The Australian Labor Party’s ambitious plan to cut 2005 carbon emissions 43% by 2030 helped propel it to victory in the country’s 21 May elections. That target is significantly more ambitious than the 26% to 28% cut envisioned by the Liberal-National Coalition that had held power since 2013. Critics had derided the Liberal-National target as woefully insufficient. Labor’s energy plan calls for increasing reliance on renewables, cutting taxes on electric vehicles, modernizing the electricity grid, and requiring the public sector to reach net-zero emissions by 2030. Support for the party grew the most in parliamentary districts that had suffered recent bushfires, floods, and droughts, according to an analysis by the Climate Council, an environmental organization. “Climate action is the winner of this election,” the council said.


Accuser loses defamation suit

A judge in Peru this week ruled against archeologist Marcela Poirier in a defamation lawsuit brought by Luis Jaime Castillo Butters, a prominent Peruvian archaeologist she accused of sexual harassment. Poirier was sentenced to a $48,400 fine and a suspended jail sentence of 1 year and 8 months as a result of allegations she made on Facebook. A 2020 investigation by Castillo Butters’s institution, the Pontifical Catholic University of Peru, found evidence of sexual harassment but didn’t sanction him, saying the harassment predated formal rules prohibiting it. The National Academy of Sciences ousted him in 2021 after Poirier filed a complaint with the organization. She plans to appeal the judge’s decision, which her supporters say is a blow to the #MeToo movement in Latin America.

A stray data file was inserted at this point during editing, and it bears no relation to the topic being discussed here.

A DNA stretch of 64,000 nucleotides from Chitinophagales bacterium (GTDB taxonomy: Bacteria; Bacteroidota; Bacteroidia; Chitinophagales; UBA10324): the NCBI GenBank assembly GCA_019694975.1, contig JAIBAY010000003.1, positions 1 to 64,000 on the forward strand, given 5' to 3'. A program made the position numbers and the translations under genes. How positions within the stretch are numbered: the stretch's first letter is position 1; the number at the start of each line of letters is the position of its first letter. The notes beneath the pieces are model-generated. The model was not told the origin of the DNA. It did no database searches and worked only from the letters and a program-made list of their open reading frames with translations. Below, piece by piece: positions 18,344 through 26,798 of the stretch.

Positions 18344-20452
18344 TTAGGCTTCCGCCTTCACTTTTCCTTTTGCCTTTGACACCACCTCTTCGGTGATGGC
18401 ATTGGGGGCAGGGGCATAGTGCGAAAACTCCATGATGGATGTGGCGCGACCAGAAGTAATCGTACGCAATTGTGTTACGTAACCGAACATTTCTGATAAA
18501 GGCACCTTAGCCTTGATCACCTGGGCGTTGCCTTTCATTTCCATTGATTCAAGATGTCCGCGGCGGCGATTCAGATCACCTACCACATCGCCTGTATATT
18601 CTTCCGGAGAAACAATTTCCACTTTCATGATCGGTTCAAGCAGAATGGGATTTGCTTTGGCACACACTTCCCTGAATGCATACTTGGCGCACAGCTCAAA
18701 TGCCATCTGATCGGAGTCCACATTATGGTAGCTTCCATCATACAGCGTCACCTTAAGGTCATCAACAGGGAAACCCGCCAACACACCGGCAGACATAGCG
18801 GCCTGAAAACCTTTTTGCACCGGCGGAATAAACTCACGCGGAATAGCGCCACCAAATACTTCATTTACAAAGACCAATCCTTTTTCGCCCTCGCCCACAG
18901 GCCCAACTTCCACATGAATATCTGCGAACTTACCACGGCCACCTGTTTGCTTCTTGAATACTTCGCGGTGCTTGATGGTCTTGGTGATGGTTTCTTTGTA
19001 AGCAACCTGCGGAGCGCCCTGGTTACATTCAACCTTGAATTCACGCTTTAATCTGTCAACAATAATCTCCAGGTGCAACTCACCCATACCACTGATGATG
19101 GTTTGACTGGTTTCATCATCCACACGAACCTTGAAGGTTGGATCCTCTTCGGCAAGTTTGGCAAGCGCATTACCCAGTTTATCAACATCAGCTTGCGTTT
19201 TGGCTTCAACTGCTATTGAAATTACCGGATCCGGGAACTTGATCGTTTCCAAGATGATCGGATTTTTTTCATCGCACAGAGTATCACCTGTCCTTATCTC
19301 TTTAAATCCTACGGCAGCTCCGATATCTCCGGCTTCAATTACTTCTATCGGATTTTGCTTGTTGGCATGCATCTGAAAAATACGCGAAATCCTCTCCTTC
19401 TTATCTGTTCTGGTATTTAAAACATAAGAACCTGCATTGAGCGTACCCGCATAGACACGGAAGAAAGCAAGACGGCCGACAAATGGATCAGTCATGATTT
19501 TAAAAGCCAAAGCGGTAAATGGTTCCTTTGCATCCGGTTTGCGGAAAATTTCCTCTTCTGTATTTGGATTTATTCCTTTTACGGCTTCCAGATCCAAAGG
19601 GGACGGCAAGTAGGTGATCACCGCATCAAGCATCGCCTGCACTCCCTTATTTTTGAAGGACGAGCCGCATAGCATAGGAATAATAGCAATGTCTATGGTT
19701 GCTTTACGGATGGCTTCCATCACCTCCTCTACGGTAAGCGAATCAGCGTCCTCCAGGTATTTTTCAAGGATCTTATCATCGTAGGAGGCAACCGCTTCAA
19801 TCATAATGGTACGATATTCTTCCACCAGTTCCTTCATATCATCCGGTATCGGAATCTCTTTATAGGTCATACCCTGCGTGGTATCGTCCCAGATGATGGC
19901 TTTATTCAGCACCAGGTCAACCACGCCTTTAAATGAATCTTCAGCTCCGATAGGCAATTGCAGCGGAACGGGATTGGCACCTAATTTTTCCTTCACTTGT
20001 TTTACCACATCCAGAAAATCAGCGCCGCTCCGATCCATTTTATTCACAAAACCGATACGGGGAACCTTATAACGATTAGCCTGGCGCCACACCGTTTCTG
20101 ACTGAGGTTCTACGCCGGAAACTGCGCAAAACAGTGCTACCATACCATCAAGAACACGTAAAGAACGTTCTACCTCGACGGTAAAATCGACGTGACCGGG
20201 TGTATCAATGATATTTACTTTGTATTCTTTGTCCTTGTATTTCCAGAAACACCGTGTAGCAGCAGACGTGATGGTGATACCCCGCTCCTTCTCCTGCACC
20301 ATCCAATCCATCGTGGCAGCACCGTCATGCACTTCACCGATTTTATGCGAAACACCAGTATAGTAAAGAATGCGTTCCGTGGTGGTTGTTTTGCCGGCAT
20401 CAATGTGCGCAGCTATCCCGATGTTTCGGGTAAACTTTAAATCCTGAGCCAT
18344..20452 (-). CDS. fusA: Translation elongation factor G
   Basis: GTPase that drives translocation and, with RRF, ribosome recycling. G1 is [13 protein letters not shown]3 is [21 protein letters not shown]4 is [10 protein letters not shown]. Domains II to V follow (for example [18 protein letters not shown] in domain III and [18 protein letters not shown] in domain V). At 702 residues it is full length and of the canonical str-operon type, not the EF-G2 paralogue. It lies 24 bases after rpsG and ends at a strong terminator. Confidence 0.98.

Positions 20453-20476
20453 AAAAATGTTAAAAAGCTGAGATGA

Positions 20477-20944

Is a tree in Chile the world’s oldest?


A famous conifer in Chile could be the world’s oldest tree, according to a scientist’s claim that has drawn skepticism from others. Alerce trees are long-lived, with one documented stump holding 3622 annual growth rings. That ranks second to bristlecone pines, whose oldest known living specimen resides in California and has 4853 rings. But a towering alerce in Alerce Costero National Park could be about 5500 years old, estimates environmental scientist Jonathan Barichivich of the Climate and Environmental Sciences Laboratory in Paris. In unpublished work, he paired a partial count of the tree’s growth rings with statistical modeling to calculate that the alerce has an 80% probability of being more than 5000 years old. Some tree-age experts say the method seems promising, but others insist the only way to accurately date a tree is to count every ring.


NIH sets up antiviral centers

The National Institute of Allergy and Infectious Diseases (NIAID) last week awarded $577 million to establish nine U.S. antiviral drug discovery centers. The centers, all led by academic institutions, will focus on creating antivirals targeting SARS-CoV-2 and other viruses with pandemic potential. Targets could include: filoviruses such as Ebola and Marburg; flaviviruses, which cause yellow fever and Zika; and mosquito-born togaviruses. The new effort aims to identify novel molecular targets essential to viruses’ ability to attack the body and then find small-molecule oral medications that directly block these targets, NIAID’s director, Anthony Fauci, said in an 18 May press release. Recipients include the Scripps Research Institute; the University of North Carolina, Chapel Hill; Emory University; and the University of California, San Francisco.


NASA lags in diversity

NASA operates a “closed, opaque, and exclusive” system for choosing the scientists who lead its space missions, according to a new report that criticizes the agency for paying too little attention to diversity. The report, by the National Academies of Sciences, Engineering, and Medicine, cites some dismal demographics: During the past decade, no woman has served as principal investigator for any of the 33 missions in astrophysics and earth sciences. The report recommends NASA spend more on programs to prepare women, people of color, and other groups underrepresented in science to lead missions. It also suggests broadening the selection criteria for mission leaders to include “the ability to lead and manage a diverse, equitable, and inclusive team.”

Source: Science Mag